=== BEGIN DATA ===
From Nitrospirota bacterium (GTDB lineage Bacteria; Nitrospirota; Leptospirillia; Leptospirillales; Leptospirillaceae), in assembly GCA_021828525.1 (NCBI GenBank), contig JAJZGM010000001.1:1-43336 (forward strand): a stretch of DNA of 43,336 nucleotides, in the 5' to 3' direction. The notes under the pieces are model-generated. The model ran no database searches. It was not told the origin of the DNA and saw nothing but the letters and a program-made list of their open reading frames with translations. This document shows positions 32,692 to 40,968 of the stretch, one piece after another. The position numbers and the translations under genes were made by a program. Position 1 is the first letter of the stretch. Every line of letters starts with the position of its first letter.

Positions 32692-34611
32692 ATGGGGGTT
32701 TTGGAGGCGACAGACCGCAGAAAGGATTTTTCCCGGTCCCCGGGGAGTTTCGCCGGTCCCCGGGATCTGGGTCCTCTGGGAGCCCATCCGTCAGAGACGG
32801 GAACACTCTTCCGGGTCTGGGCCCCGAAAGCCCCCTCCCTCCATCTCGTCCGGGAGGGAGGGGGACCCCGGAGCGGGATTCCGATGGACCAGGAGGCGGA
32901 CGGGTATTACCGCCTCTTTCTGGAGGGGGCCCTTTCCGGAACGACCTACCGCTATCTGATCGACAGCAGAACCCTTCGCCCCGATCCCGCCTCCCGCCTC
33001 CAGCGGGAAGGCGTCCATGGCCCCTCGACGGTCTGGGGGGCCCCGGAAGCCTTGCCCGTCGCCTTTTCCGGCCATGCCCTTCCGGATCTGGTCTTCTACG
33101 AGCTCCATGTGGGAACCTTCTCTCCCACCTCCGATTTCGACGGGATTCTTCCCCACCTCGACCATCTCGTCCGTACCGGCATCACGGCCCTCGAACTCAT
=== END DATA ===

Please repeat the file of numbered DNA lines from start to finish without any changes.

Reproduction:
From Nitrospirota bacterium (GTDB lineage Bacteria; Nitrospirota; Leptospirillia; Leptospirillales; Leptospirillaceae), in assembly GCA_021828525.1 (NCBI GenBank), contig JAJZGM010000001.1:1-43336 (forward strand): a stretch of DNA of 43,336 nucleotides, in the 5' to 3' direction. The notes under the pieces are model-generated. The model ran no database searches. It was not told the origin of the DNA and saw nothing but the letters and a program-made list of their open reading frames with translations. This document shows positions 32,692 to 40,968 of the stretch, one piece after another. The position numbers and the translations under genes were made by a program. Position 1 is the first letter of the stretch. Every line of letters starts with the position of its first letter.

Positions 32692-34611
32692 ATGGGGGTT
32701 TTGGAGGCGACAGACCGCAGAAAGGATTTTTCCCGGTCCCCGGGGAGTTTCGCCGGTCCCCGGGATCTGGGTCCTCTGGGAGCCCATCCGTCAGAGACGG
32801 GAACACTCTTCCGGGTCTGGGCCCCGAAAGCCCCCTCCCTCCATCTCGTCCGGGAGGGAGGGGGACCCCGGAGCGGGATTCCGATGGACCAGGAGGCGGA
32901 CGGGTATTACCGCCTCTTTCTGGAGGGGGCCCTTTCCGGAACGACCTACCGCTATCTGATCGACAGCAGAACCCTTCGCCCCGATCCCGCCTCCCGCCTC
33001 CAGCGGGAAGGCGTCCATGGCCCCTCGACGGTCTGGGGGGCCCCGGAAGCCTTGCCCGTCGCCTTTTCCGGCCATGCCCTTCCGGATCTGGTCTTCTACG
33101 AGCTCCATGTGGGAACCTTCTCTCCCACCTCCGATTTCGACGGGATTCTTCCCCACCTCGACCATCTCGTCCGTACCGGCATCACGGCCCTCGAACTCAT